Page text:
A skinny, almost emaciated-looking woman with long, gray hair is sitting on a low, woven seat just inside the entrance to her cave. She wears dirty, gray-brown, raggy-looking clothes that match her scruffy, dishevelled appearance. On her lap, is the top of what looks like a long, slender sapling, the rest of it stretching on the floor out the mouth of the cave. She is winding a string around one of its branches, bracing it, tying it back to the main, thin trunk. The sapling has numerous shiny, black leaves which glint in the light of the peaceful morning. Suddenly she is startled by a human cry of pain. The birdsong she'd been enjoying ceased. Like her, the birds seem to be holding their breath and listening. It had come from the creek at the bottom of the hill.
Cautiously, she lays her repair work aside and ventures to the mouth of the cave. A man in shiny, skin-tight bright blue and red clothes is working his way up the slope toward her. The fellow is moving awkwardly on hands and one foot, hopping while bracing himself with his hands. The brightly clad man is obviously heading for the cave.
The hermit is unsure what to do. Her first instinct, to retreat into the safety of her cave is pointless. The fellow will be here soon. And then her decision is made for her as the man looks up and sees her, then pauses to sit, peering uncertainly up at her.
The hermit calls out to the man, "Go away!"
The man calls back, "I can't. I think I've broken my ankle."
She lets out an angry growl and walks down the slope to him.
He cradles his ankle and says, "When I saw the cave I figured it was a good place to rest for a little while."
The hermit softly checks the man's ankle. "It's probably sprained." She growls again. "Come on," she helps the man up, "We'll check it out properly... find out for sure." With the hermit supporting the colorful man, the two work their way up the hill to the cave.
She moves the low seat outside the mouth of the cave for the other man to sit upon, then disappears inside her cave for about a minute. When she reappears she's holding some strange goggles. She kneels, dons the goggles and looks through them at the man's swelling ankle. She lifts the foot higher and moves around peering at it from several angles, then lays the leg down, removes her odd goggles, and says, "Definitely no break. It's just a sprain. In a day or two you'll be fine."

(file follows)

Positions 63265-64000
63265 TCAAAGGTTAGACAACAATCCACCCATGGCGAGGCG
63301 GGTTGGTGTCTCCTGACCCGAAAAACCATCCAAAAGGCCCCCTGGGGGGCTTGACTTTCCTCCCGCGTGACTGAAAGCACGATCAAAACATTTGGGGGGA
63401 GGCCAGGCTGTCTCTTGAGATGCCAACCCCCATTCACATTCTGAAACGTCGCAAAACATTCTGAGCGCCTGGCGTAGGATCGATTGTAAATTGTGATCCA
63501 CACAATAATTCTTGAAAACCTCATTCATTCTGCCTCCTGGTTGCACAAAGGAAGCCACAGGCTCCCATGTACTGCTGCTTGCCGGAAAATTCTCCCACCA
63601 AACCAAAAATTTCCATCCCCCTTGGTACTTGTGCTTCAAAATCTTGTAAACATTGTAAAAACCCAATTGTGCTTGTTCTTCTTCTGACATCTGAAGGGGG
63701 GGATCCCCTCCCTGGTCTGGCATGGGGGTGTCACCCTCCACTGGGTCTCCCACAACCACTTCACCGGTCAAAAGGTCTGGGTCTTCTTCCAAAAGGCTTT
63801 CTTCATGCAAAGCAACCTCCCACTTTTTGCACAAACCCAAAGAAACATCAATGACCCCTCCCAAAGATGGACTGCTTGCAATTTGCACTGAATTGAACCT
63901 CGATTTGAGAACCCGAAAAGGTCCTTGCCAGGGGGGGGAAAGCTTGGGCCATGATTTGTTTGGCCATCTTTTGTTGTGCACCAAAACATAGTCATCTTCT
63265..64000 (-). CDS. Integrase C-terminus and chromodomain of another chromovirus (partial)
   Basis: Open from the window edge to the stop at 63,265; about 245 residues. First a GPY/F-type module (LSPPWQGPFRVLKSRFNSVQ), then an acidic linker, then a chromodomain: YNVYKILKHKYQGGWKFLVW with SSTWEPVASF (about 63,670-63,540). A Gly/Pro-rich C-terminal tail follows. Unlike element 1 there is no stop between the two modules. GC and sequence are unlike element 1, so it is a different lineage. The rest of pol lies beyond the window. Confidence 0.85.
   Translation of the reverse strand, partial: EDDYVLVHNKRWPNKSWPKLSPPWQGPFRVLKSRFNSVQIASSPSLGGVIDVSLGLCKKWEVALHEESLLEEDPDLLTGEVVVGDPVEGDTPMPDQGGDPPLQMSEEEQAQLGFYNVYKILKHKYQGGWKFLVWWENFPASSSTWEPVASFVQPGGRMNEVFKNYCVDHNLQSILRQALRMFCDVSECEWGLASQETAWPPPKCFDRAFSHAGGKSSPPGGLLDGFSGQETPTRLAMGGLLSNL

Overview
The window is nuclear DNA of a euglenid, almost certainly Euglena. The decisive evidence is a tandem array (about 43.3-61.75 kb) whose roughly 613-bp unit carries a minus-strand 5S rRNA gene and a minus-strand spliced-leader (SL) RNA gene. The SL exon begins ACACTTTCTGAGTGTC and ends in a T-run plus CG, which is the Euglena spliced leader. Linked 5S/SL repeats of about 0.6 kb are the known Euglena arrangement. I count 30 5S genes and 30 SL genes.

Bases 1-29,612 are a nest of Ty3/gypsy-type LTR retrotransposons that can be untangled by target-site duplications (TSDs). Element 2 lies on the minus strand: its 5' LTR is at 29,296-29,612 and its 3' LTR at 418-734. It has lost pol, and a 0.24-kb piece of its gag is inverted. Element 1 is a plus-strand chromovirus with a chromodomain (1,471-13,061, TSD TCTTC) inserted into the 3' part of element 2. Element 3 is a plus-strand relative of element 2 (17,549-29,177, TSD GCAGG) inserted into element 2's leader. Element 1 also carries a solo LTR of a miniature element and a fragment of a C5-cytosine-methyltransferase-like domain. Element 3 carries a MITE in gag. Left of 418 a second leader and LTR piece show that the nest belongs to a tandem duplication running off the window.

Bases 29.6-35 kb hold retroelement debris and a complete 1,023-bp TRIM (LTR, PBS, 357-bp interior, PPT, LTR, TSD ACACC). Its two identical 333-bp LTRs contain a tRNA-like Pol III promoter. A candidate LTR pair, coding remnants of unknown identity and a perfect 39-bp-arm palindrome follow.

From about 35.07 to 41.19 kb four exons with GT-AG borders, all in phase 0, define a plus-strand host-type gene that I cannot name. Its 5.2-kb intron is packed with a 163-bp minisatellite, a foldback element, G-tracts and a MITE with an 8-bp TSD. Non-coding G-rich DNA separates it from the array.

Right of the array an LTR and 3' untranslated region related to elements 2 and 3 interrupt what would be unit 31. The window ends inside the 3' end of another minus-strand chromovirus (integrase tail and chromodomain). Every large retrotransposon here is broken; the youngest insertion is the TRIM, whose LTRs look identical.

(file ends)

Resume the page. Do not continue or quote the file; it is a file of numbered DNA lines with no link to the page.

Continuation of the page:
The injured man points at the goggles and says, "You expect me to believe you can see whether it's broken with that?"
She shrugs, "I don't care whether you believe me or not." She is about to turn away to take the goggles back into the cave, but sighs and relents. "They use x-rays. The sun is continually bombarding us with low levels of x-rays. The front part of the goggles focus them onto a fluorescent detector. The faint light from that is fed through a photomultiplier so human eyes can see it. The stereo view makes it easy to understand in 3D." She holds them out.
The seated man takes them gingerly and dons them. When he holds his hand up before his face his jaw drops and he breathes, "Wow!" He takes the goggles off and hands them back to the scruffy woman. "Where on Earth did you get these?"
"I made them." She takes the goggles back into the cave and returns shortly without them.
The injured man points to the sapling lying on the floor. "Black leaves. I've never seen a tree like that before."
The hermit says, "I made that too. It's a solar tree. Several of them power my home... the cave."
The seated man looks at the scruffy woman with new respect. "I'm Joe," he offers his hand. "Thanks for the help."
After a moment, the hermit shakes his hand reluctantly and says, "Pat."
Joe nods, "What are you doing way out here, Pat?"
"I live here." She reconsiders her short answer. The fellow would probably be here for a day or two. Nothing to be gained by being rude. "About thirty years now. Trained as an ecologist. Grew up in the bush. It's my life... the plants, the animals, patterns of dependency, the cycles... hate the mess our insane species is making of the world so I got out to enjoy what little wilderness is left before it's all detroyed."
Joe nods. "Well, you'll be glad to hear the destruction has stopped. We've created a new, worse problem — one I was trying to escape. Artificial intelligence."
Pat looks as if she tastes something bad. "They were trying to do that before I left. There were lots of movies about AIs enslaving mankind. Scientists had written articles warning about it. So they did it, huh?"
"At first they were really useful — self-driving cars, computers that helped you find the information you wanted, better design of buildings, bridges, vehicles, and computers... But they grew exponentially smarter and within just a year had broken free of their constraints and had taken over the world. It was so fast."